We Mourn Orlando
The LGBTQ Community and Suicide
Thinking back on the incredible tragedy that occurred just a week ago in Florida, we remember that hate crimes like this have affected the LGBTQ community for decades and will continue unless we open our hearts. The story of the man that committed this crime has brought to light some things about suicide rates of the queer community that don’t have the support they need to feel part of and accepted.
Teens are at high risk for suicide, up to 30% of LGBTQ youth commit suicide as reported by the US Department of Health and Human Services. It comes down to a combination of responsibilities we have to our LGBTQ friends, family and fellow humans: awareness, community support, and vital mental health services.
A few things happen when tragedy strikes, the first is that eyes are opened. The second is that once we are aware, we can’t help but see the problems we contribute to every single day. Privilege is a real thing, and it’s important that we understand privileges that straight couples hold, being able to show affection to your loved one without comment. How many of us can say that we’ve never thought about that? Not only are those in the LGBTQ community afraid to show their love freely, but may not feel able to express themselves as queer because of these obstacles.
When we are forced to live in fear and can’t express who we are, feeling isolated and disposable is what’s left. Depression, anxiety and thoughts of suicide are a terrible side effect of these feelings. Our society unfortunately breeds fear and makes people feel unsafe to express themselves as they are. It’s up to us to create a safe and comforting environment to help those in the LGBTQ community feel supported and loved.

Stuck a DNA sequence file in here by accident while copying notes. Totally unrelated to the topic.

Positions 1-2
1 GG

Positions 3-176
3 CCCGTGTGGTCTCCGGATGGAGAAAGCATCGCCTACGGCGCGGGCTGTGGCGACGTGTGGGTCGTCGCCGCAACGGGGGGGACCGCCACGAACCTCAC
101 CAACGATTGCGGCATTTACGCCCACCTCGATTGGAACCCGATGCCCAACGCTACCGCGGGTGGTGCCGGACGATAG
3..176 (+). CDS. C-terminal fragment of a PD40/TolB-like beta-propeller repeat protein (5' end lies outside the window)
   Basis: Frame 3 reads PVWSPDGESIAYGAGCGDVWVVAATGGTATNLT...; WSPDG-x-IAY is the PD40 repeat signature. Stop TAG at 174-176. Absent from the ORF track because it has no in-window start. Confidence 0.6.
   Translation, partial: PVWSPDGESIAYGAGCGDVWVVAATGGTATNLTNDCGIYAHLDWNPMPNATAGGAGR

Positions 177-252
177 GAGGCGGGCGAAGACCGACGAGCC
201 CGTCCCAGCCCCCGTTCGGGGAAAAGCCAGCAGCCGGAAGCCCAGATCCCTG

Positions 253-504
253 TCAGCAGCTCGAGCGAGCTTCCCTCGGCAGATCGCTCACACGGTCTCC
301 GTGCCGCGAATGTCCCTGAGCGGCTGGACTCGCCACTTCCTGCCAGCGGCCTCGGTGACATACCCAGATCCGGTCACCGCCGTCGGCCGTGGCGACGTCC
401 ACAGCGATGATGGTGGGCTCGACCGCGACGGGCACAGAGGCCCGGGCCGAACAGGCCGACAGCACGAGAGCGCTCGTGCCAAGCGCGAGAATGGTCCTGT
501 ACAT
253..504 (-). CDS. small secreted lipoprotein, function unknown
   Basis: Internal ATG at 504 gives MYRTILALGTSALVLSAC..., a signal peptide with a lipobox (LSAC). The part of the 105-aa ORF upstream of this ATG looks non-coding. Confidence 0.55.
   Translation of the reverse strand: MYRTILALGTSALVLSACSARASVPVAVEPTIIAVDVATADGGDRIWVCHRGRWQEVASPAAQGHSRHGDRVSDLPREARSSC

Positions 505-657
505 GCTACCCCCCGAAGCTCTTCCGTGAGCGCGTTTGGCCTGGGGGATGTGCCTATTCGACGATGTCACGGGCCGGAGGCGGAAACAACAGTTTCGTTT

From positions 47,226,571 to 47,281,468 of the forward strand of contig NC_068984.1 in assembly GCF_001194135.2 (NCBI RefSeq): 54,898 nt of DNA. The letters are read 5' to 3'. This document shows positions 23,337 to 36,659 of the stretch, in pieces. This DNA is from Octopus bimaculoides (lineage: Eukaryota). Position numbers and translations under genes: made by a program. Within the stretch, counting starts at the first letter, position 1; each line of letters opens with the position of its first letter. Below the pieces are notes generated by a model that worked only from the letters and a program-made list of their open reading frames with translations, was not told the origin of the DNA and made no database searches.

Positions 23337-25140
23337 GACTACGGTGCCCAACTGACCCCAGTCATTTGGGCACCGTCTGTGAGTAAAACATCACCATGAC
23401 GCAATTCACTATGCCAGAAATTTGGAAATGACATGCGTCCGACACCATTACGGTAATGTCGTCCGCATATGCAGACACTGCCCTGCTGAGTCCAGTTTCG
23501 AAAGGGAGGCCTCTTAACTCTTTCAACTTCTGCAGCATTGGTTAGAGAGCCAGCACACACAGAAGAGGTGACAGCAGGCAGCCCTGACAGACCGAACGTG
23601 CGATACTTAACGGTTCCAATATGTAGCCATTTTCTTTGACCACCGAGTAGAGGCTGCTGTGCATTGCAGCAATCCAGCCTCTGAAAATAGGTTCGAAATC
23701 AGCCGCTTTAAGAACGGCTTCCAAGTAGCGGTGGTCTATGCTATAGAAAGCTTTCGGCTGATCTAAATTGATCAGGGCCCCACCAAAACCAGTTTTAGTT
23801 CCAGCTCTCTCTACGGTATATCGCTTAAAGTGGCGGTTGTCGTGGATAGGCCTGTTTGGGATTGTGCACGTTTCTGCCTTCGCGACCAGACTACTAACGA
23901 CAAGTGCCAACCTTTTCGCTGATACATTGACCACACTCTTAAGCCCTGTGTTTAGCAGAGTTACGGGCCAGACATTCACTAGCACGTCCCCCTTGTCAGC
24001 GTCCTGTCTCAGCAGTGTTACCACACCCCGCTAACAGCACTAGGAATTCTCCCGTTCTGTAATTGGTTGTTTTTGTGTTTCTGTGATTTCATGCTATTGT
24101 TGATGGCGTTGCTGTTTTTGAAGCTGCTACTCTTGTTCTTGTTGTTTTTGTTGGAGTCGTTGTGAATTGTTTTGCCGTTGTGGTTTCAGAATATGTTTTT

Queer people need the support of the community now, more than ever before. We must say no to hate, and that enough is enough. At Visions Adolescent Treatment Centers, Alumni Coordinator Roxie says, “We treat so many kids from the community with love and respect AND even have kids come out in treatment because of how safe they feel.” Suicide rates are high, but we continually need to reach out and pull someone back from the edge. Over 25% of those in the LGBTQ community are victimized daily, and this continues without counseling or support; this problem is often ignored.
We see adolescents every day that lack the sincere support of their families and their community to accomplish their goals. When you feel alone, your confidence is low, and things seem that much harder. Coming to terms with and accepting who we are is hard enough without people behaving negatively. We can change this by replacing fear with confidence and love.
Mental Health Needs
This man took the lives of over 50 people because he could not come to terms with who he was and was undoubtedly in need of mental health services; this story is an extreme case that we hope will never happen again in our lifetime, or ever from this point on. About this individual, externalization of guilt and hatred toward the LGBTQ community was bottled and tragically expressed.
If mental health services were offered, this might have been handled within a safe and therapeutic environment to avoid this unhealthy and heinous crime. In the world of mental health and addiction services, you can’t treat one without treating the other; it’s our turn to reach out and step up to the plate to be more and be human.
We mourn Orlando and all of the families that have felt loss at this time and will continually throughout their lives. At Visions Adolescent Treatment Centers, we offer our alumni, youth, and their families all the support they need and reach out into the community to promote awareness. Call Visions today to talk more about our adolescent addiction and mental health services at (818) 889-3665. Our eyes and hands are open.